“Hey, I read your blog today,” my sister said to me one day.
Stunned silence. I’ve got to admit, I was a little confused. I didn’t think anyone read my blog. I needed to clarify.
“What do you mean?” I finally asked, my in-depth investigative reporting techniques coming to the fore.
“I mean I read your blog today,” she said.
That definitely clarified things.
“What did you think?” I asked.
“It was good,” she said, as a sort-of cloudy look came across her face – the look that I took to mean, “I don’t get it – this whole content marketing thing. It’s about as clear as mud.”
And I realized that I hadn’t made the case, so to speak, for what content marketing is and why it’s a valuable marketing approach. So here, for my sister, and anyone else reading that’s still unclear about what content marketing is and why it’s valuable, is content marketing in a nutshell.
Let’s start with the environment in which we all live (and buy) in, and consider these facts:
- some claim that the average person is exposed to more than 5,000 brand messages a day, either through print, digital, audio, or video. At this point, we’ve all become masters of filtering out ads – most of us don’t even see them anymore
- Google search is quickly becoming the number one tool people use to solve their problems, whether the problem is finding a great restaurant, figuring out how to waste five spare minutes in an entertaining way, or learning about the different options you can have in a new car
- “consumers” have so many products to choose from, and there’s so much messaging around them by sellers, that they’re getting burned out hearing about your product – they don’t care. What they care about is solving the problem they currently have, whether it’s an eating problem, a boredom problem, or a transportation problem
So, what these stats point to is a consumer tired of “interruption advertising” and being sold to AND who increasingly is using online means to solve their problems. How is a selling organization supposed to behave in order to align with cultural norms yet still sell stuff?
That’s where content marketing comes in to play. Content marketing is a very customer-centric approach to marketing where the customers/prospects and their problems are the centre of everything – not the organization’s products or services – and solving those problems becomes the raison d’etre of the selling organization. As a result, the selling organization doesn’t promote itself or its products, it stays focused on trying to help customers/prospects fix their problems. If done well, this will create a positive feeling in the customer’s/prospect’s mind towards the brand offering the valuable information. As well, by offering this valuable problem-solving information on a regular basis, it also keeps the brand top of mind so that when the customer/prospect is ready to buy a solution to their problem, the positively-associated, top of mind brand is automatically included in the consideration set.
As an example, think about one of the most successful brands using content marketing – Red Bull. Red Bull, for those living in a cave for the past 10 years, is an energy drink and focuses much of its marketing efforts on developing and distributing awesome videos (as in, videos that create a feeling of awe) about extreme sports. None of them mention the drink or the benefits of the drink – the leave that to other forms of marketing (like advertising). Red Bull’s content (in this case videos) is intended to create a strong and positive association between extreme athletics, a feeling of awe, and its brand so that when someone is considering buying an energy drink, they remember Red Bull’s videos and the feelings they inspired, and are inspired themselves to buy the drink over the competitors.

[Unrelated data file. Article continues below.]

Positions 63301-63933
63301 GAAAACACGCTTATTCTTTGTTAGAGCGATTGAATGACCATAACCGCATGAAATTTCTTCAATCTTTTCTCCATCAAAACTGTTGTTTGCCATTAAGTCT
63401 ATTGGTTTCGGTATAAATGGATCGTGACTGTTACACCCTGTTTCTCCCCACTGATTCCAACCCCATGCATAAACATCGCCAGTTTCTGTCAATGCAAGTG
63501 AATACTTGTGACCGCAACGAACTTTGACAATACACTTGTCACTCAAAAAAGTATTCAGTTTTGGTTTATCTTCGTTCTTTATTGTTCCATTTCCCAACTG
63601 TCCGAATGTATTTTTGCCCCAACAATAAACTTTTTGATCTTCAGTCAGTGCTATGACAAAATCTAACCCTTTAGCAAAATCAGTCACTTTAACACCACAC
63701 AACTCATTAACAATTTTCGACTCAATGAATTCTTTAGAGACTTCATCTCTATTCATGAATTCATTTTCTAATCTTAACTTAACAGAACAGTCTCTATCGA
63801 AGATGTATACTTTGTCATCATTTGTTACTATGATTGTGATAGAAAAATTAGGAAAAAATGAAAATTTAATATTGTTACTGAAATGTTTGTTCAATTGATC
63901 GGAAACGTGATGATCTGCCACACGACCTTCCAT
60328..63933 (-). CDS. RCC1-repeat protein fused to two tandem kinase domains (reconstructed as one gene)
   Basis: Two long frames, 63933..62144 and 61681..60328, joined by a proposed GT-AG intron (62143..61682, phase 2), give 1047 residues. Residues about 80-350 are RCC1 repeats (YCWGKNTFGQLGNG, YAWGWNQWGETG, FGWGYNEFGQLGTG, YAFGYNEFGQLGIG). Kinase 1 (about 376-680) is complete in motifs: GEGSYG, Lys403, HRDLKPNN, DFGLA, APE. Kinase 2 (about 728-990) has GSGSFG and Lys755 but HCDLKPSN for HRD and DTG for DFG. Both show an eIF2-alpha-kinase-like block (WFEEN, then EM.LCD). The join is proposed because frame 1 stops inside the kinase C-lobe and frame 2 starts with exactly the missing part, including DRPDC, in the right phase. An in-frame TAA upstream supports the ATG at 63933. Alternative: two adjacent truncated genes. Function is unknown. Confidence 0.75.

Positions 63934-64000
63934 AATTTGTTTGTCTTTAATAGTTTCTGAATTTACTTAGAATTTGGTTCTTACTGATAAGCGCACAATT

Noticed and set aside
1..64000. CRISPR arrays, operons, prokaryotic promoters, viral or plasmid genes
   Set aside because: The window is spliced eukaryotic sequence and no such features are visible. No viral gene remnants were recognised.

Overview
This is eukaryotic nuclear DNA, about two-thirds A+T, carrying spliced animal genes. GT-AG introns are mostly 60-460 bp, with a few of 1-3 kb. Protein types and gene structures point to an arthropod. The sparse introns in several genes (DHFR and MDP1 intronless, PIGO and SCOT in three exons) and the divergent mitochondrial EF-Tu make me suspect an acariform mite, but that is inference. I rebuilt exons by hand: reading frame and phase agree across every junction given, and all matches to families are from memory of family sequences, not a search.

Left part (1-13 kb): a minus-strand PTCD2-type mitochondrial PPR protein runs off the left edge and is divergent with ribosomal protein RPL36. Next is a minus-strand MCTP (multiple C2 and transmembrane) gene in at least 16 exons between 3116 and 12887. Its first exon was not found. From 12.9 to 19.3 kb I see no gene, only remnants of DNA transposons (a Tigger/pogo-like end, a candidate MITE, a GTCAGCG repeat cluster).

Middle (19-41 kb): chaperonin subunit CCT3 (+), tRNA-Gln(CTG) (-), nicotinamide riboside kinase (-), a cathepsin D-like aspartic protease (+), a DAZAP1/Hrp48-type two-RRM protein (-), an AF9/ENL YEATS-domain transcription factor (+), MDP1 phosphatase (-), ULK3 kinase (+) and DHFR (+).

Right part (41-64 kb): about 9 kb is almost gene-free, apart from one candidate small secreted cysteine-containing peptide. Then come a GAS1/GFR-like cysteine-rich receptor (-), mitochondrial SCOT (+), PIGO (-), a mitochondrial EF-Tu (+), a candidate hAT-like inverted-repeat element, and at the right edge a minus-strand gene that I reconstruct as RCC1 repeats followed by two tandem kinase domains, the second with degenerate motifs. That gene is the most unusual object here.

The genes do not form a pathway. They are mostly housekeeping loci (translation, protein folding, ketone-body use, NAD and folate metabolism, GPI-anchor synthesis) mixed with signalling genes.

Or consider a small consulting business that’s trying to grow. Using the principles of content marketing, they identify a common problem in their target market that that have the capability to solve, and invite some of their clients, prospects, and subject matter experts to discuss the issue at no cost to the participants – they don’t present their products or services but only act as a normal participant. The group has a productive and engaging half day, during which someone from the consulting firm has been taking notes about what was said. The note taker later reviews the notes and packages up the most valuable points into a whitepaper that is given to the participants for free, as well as to other clients and prospects. In this way, the consulting firm has gathered valuable information that addresses a commonly shared problem and provides it to their target market at no cost. The recipients, having gained valuable knowledge, start to develop a positive association with the consulting firm, and if this process is regularly repeated, the consulting firm stays top of mind as a potential solution for the discussed problem as well as other related problems. When a prospect or existing client organization has a problem that the consulting firm has positioned itself as being able to help fix, the consulting firm gets included in the consideration set for purchase, which represents potential business that may never have presented itself without content marketing.
This same approach can be used by any company regardless of size or market to sell any product or service, regardless of B2B or B2C. There are, of course, nuances to it that vary by all these factors, but as an approach, it works equally well for all organizations.
And that, in a nutshell, is what content marketing is all about and why it’s a valuable approach.
Clear as mud, sis?